7:40 AM  
Anonymous Anonymous said...

plus the fact there are lots of drought tolerant natives; some sand and salt tolerant natives and a bunch of not- quite-native but grow well anyway plants. A lot of my yard is xeriscape (mostly outside) and inside is very tolerant of our climate. Try it out!!

7:48 AM  
Anonymous Anonymous said...

I thought the article was very informative and helpful. It's good to understand what one is up against before spending time, money and effort on landscaping. It seems that salt and wind are the landscaping challenge on SPI (I could have guessed that.)

The article provides a list of plants that do well on SPI - along with remedies for the conditions that aren't friendly to other plants: (Dig planting holes twice as wide/deep, put down a layer of topsoil before putting in a lawn, don't plant during summer months, gypsum and epsom salts improve SPI's soil, and refer to for more info about native plants.)

If you see a tourist concerning herself about grooming hibiscus' that surround various rental facilities and restaurants, that will be me. I've even been known to water badly neglected houseplants in restaurants. (Shrug)(But with a smile).

And if you see a lady stopping to stare, in bewildered awe, at the magnificant size of the rubber tree in a backyard on Gulf Blvd - that, too, will be me!

4:03 PM  
Blogger Sam said...

I've been striking out on all counts except the plumeria, which are now starting to put out flower starts (inflorences). Lord knows the soil down here has zilch for nutrients but then again, I don't think Sandy Feet or Miz Bear put down much except some mulch now and then.

I have much to learn, as I used to live west of Austin where limestone and gypsum alkali was a problem - and now they're saying I should Sheetrock my yard? Oh well, go figure.

Having a very old, wild yard helps a little - except in the burr grass department. Wild lantana and milkweed coming up ...

5:04 PM  
Anonymous Anonymous said...


Arbor Day is officially the last Friday in April. Most of the Valley tries to celebrate in February since April is a little late for planting trees around here. Actually, end of April is a fine time to plant palm trees.

I think an Arbor Day celebration on the island would be a great idea. Let me know how I can help.

Why would gypsum help SPI soil? gypsum is calcium sulfate, the calcium raises pH and sulfur lowers pH so it has no effect on pH. But if either of those nutrients are defficient in the 'soil' on the island then yes they could help.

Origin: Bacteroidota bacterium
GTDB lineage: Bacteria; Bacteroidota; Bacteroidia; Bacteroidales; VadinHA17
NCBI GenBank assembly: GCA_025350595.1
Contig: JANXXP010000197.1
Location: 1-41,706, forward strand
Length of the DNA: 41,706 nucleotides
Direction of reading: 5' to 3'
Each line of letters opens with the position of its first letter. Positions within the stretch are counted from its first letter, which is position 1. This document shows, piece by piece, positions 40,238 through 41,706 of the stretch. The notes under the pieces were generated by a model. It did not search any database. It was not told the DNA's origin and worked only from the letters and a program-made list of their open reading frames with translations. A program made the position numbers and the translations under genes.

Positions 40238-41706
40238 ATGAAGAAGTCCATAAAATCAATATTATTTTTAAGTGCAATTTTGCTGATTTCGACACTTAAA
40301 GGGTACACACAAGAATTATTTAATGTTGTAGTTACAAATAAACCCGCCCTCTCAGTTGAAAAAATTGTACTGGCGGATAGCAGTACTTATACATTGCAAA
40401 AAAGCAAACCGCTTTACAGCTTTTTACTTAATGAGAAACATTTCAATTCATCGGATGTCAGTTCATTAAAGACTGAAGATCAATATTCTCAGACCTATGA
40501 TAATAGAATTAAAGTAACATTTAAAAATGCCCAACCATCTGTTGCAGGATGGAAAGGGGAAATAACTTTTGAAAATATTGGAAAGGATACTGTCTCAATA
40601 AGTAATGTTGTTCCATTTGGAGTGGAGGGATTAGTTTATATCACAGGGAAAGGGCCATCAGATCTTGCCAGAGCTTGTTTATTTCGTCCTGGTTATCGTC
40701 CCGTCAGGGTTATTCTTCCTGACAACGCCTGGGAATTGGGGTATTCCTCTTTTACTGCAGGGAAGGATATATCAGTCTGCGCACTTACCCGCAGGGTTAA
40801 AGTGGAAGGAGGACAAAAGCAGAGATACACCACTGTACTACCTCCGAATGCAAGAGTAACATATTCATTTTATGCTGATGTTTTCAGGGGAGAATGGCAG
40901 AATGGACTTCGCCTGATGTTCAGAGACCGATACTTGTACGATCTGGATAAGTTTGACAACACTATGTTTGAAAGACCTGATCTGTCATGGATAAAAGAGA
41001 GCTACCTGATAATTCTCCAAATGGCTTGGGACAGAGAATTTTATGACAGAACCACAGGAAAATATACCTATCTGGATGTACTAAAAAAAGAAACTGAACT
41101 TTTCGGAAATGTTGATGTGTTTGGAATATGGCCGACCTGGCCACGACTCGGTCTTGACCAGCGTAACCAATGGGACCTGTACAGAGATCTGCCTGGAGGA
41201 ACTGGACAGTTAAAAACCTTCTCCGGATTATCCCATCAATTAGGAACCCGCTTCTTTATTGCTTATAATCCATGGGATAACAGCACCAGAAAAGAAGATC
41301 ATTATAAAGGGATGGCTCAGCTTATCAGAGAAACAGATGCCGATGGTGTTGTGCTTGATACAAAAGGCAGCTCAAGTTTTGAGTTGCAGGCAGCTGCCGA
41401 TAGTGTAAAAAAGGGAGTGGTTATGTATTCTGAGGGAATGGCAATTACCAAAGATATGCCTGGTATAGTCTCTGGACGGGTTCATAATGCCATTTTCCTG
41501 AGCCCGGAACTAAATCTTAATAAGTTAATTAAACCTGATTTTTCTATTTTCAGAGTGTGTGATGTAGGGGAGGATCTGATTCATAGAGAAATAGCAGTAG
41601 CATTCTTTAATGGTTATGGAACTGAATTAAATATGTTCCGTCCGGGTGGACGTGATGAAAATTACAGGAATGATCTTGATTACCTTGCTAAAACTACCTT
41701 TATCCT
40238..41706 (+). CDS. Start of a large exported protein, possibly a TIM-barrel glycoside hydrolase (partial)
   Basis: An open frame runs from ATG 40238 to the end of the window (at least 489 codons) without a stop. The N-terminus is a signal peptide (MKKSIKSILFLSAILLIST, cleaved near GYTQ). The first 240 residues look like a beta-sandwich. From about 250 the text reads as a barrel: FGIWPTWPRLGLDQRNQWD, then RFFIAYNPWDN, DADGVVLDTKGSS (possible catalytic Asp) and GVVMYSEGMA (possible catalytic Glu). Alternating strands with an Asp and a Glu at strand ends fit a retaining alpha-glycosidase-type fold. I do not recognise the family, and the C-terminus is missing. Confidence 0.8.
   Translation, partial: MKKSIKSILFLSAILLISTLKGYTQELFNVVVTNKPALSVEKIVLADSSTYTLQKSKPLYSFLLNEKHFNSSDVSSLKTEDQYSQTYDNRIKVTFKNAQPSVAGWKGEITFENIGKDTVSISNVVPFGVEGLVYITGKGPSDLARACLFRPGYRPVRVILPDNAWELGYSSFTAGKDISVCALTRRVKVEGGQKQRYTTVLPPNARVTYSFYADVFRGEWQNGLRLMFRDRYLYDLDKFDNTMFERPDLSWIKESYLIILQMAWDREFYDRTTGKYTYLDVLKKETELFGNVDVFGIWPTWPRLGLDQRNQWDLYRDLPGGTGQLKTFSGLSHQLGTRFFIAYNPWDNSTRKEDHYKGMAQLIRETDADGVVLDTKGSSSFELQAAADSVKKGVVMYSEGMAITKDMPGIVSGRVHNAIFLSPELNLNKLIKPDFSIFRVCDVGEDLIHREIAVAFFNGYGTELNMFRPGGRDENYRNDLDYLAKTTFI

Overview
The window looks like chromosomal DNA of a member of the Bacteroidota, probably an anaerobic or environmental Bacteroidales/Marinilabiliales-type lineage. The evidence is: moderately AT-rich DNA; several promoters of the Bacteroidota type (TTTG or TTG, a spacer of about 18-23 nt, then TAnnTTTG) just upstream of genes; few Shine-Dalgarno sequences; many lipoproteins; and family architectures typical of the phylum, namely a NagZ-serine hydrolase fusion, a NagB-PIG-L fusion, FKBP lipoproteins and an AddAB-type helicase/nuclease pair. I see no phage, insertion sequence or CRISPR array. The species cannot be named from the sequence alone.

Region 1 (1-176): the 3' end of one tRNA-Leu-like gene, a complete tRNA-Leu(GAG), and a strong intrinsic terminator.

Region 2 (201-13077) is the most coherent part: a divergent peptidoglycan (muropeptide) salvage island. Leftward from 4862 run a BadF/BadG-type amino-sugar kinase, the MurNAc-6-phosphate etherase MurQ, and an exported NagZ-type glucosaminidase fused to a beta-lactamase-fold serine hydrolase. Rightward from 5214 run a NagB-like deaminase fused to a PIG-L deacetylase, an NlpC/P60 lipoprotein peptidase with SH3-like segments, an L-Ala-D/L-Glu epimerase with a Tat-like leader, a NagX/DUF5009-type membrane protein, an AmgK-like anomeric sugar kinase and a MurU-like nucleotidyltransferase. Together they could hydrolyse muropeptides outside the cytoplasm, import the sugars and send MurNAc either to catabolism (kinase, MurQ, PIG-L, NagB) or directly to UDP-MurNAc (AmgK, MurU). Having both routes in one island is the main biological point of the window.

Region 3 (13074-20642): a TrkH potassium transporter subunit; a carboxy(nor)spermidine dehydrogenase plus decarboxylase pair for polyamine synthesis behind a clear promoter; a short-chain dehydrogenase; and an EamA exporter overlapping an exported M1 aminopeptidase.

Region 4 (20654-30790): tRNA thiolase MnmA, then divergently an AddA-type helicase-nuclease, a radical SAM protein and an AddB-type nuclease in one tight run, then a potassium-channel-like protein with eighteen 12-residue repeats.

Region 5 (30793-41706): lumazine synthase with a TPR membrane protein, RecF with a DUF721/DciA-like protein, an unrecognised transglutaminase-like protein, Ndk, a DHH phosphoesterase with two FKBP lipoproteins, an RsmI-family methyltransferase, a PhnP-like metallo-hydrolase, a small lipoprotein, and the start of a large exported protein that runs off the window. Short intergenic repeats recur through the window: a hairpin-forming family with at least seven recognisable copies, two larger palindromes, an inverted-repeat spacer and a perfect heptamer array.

9:07 AM  
Blogger Sam said...

Hey Paul, that's a very cool offer and no doubt "if we build it they will come." Please come on down and we'll make a "do" out of it.

One might note that is you have a chance to obtain native, rooted, 5-gallon buckets of Huisache or Ebony or some of the local shrubs you sort of have to get them.

So, plant survival is a big issue during what I think is a record drought of epic proportions - we are over 14 inches behind on rainfall if you count last year.

You can click on my name in the header or to the webwiz on the previous page and we'll get the ball rolling. Thanks again,

6:28 PM  
Anonymous Anonymous said...

My office is in Weslaco so we can put something together fairly easily.

I sent an email to Sandyfeet.
Sam, I didn't see a contact for you in your blog.


9:37 AM  
Blogger nancy said...

I finally found my user name so I don't have to blog anonymously! Paul I think it would be great to have an arbor day but why not a "Plant Exchange" as well. People could bring plants from their yards to trade for plants from other yards as well as getting trees. I would love to help organize this and see it happening. SPI Gardens. Let me konw what we need to do.

2:18 PM  
Blogger Lucinda said...

Lots of good ideas flying around here! Thanks to all who are participating. Seeing this much interest, the two Nancies and I have started up a new blog at which we hope will develop into a fertile spot for exchanging ideas and tips for landscaping on the Island. Anyone who would like to participate as a regular contributor would be most welcomed - drop me a line and I will send you an official blogger invitation with easy instructions for getting started. Let's all do our part to make the island a more attractive place for birds, butterflys and people too!

8:11 PM  
Anonymous Anonymous said...


As a nonresident of SPI, the only digging I do is on the beach to make sandcastles - so I know zilch about your soil conditions. My guess is that they recommend gypsum becaquse SPI's soil tends to contain heavy clay?

Here in Dallas we have heavy clay soil. I can speak from experience that gypsum will help break up the heavy clay and greatly improve planting and watering conditions.

2:36 PM  
Anonymous Anonymous said...


Shale will also help with heavy clay soils. But, after spending much time removing rock from our soil, I don't want to add more of them! - No matter how tiny! So, I prefer gypsum.

2:43 PM